Friday, January 20, 2017

Noah’s Ark Mosaic Project Will Soon Grace The Entrance of DKJA

Come visit us in the ceramic studio (room 107 CA) to see our students’ mosaic panel creation in progress. As part of our TIAarts Legacy Heritage Project, nn Monday, January 9th, 2017, students in grades five through twelve started working on two beautiful mosaic panels about the story of Noah’s Ark. Under the direction and guidance of Holly Odess, Diane Fried, Terri Hamilton and Anita Schwartz. Odess and Fried have worked on mosaic projects at many schools in South Florida.

“I’m amazed at the progress the students are making." said Odess, a mosaic artist since 2001. “I’m very pleased.”

  The first panel is a depiction of the animals entering the ark, as a menacing storm brews. The second panel shows the dove and olive branch, one of the most ancient symbols of peace.
The story of the dove and the olive branch first appeared in the story of Noah's Ark.  After the great flood, Noah sends out a dove to see if the waters have subsided. The dove returns with a fresh olive leaf in her beak as proof of land.

  The works will adorn both sides of the main stairwell, just outside of our new prayer space. These mosaic panels will be enjoyed by all for many years to come!
Writing Workshop for 9th Grade
January 24-26

The 2nd annual Minimester is proud to offer the freshman class an intensive 3-day writing workshop. Led by DKJA English department instructors, the mandatory workshop will take place TuesdayWednesday, and Thursday from 2:10pm - 3:00pm.  

Tuesday session - Mr. Davis:          Decoding writing prompts to create effective thesis statements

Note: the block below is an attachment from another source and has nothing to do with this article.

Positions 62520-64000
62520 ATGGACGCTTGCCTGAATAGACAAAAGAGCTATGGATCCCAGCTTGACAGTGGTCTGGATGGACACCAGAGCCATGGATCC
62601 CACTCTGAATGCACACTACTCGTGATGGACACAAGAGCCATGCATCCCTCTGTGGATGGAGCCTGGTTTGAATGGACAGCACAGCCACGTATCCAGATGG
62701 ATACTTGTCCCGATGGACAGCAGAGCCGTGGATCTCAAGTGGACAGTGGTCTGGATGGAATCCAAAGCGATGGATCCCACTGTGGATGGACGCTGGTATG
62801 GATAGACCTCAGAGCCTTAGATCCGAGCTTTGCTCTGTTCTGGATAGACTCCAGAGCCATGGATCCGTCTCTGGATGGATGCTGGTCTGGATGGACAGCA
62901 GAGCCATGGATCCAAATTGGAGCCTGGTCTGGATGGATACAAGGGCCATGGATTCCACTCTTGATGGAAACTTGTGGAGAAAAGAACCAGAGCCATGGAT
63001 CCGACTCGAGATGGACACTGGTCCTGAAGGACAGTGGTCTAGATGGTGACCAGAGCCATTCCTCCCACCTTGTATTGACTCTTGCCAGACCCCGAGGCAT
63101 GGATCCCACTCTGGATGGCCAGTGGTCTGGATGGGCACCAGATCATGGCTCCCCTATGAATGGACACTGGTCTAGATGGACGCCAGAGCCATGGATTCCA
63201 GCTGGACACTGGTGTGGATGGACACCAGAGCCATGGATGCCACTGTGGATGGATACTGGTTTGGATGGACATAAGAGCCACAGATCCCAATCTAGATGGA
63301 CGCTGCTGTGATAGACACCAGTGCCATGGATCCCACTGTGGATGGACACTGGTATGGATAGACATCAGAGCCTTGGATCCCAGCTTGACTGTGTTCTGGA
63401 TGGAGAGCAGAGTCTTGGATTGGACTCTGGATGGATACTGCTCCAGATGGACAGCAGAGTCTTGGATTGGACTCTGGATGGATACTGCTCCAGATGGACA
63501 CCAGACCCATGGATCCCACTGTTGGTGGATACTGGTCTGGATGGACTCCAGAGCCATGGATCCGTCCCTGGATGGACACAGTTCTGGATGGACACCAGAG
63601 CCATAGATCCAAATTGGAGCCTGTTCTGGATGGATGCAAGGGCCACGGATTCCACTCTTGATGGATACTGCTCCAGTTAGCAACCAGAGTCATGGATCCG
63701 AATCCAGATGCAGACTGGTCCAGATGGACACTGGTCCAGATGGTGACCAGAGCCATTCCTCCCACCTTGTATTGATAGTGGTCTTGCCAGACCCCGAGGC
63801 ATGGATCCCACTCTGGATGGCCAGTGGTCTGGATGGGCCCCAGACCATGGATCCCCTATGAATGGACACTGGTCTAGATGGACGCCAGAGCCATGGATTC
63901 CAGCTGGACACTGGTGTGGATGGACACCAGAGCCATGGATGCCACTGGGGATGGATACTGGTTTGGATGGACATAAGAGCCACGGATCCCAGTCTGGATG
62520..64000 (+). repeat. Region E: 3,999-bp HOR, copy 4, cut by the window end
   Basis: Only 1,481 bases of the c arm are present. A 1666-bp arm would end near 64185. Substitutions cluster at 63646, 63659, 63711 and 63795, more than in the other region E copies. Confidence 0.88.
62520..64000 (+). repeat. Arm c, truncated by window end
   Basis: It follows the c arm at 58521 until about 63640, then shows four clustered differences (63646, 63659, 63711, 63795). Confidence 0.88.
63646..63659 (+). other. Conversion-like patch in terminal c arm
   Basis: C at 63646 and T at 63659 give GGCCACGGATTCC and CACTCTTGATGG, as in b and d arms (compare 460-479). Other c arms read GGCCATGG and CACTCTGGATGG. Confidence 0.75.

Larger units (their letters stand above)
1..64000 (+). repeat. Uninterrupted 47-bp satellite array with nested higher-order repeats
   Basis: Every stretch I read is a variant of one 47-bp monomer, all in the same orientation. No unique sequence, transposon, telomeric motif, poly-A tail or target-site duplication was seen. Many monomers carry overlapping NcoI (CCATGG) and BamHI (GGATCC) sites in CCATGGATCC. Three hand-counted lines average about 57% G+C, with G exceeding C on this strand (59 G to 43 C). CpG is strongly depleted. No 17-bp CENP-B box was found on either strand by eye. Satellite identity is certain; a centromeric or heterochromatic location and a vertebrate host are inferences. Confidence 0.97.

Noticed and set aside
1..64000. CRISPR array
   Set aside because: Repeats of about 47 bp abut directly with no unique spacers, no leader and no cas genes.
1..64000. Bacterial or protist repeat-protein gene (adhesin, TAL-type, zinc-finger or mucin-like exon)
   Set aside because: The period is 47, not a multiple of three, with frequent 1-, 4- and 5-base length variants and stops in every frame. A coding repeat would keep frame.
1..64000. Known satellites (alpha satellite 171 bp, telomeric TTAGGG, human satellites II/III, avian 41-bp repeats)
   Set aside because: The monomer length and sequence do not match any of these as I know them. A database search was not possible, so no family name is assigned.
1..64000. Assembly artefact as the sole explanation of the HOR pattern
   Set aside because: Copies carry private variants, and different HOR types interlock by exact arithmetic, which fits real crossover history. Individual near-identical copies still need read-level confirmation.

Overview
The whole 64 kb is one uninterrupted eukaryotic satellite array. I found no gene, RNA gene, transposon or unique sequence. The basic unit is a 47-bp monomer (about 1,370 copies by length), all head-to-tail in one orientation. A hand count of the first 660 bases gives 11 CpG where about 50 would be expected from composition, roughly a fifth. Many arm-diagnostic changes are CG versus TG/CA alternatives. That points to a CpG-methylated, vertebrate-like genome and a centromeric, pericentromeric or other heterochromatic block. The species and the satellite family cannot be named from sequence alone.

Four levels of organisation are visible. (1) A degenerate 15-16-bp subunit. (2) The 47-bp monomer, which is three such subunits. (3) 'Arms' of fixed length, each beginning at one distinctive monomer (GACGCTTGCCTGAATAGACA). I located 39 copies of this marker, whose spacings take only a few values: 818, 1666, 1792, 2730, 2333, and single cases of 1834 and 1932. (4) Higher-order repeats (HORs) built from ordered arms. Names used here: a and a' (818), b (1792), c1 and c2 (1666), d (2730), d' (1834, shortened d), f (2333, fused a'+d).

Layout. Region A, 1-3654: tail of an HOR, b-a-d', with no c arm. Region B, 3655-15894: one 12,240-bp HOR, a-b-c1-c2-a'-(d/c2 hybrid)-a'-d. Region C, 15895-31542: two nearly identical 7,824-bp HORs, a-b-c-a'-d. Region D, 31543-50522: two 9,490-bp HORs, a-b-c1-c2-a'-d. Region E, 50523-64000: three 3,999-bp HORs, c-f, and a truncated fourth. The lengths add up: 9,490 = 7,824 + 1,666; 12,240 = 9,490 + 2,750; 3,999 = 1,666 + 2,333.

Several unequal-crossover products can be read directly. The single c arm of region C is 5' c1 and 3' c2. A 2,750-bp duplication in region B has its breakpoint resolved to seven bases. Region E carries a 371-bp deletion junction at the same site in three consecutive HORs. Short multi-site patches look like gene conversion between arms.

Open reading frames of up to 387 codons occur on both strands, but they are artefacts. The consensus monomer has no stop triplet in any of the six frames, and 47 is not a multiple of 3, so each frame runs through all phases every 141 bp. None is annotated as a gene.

Wednesday session - Mr. Laub:     Structuring  - Organization beyond the thesis and into the development of ideas
Thursday session - Ms. Restivo:     Taking it to the next level - Revising your writing for grammar and syntax 

We look forward to working with the 9th Grade Class!

The English Department

Friday, January 13, 2017

Student Art Field Trip

Footwear Art by Kobi Levi
A Visit to the Nathan D. Rosen Gallery at the Sandler Center

On January 13, 2017 Mrs. Anita Schwartz’s High School Studio Art Elective class was treated to a very special field trip to The Sandler Center. Israeli artist and shoe designer Kobi Levi personally welcomed them to see his exhibition of handmade, highly creative shoes. Kobi Levi generously encouraged our students to try on any shoes in the exhibit. It was so much fun to try on shoes that had been designed for Madonna, Lady Gaga and Whoopi Goldberg!

Kobi Levi has said:”In my artistic footwear design the shoe is my canvas. The trigger to create a new piece comes when an idea, a concept and/or an image comes to mind. The combination of the image and footwear creates a new hybrid and the design/concept comes to life. The piece is a wearable sculpture. Most of the inspirations are out of the "shoe-world", and give the footwear an extreme transformation. The result is usually humoristic with a unique point of view about footwear. All the pieces are hand-made in my studio."

Special Thanks to Sue Harrington and The Sandler Center for giving us this wonderful and enriching opportunity.

Anita Schwartz

Guest Speakers Build Jewish identity

January 11, 2017
13 Tevet 5777
Dear Parents,
We bring in outside speakers on a regular basis to expose our students to the larger world, to the many opportunities and possibilities available to them, and to help strengthen their Jewish identity.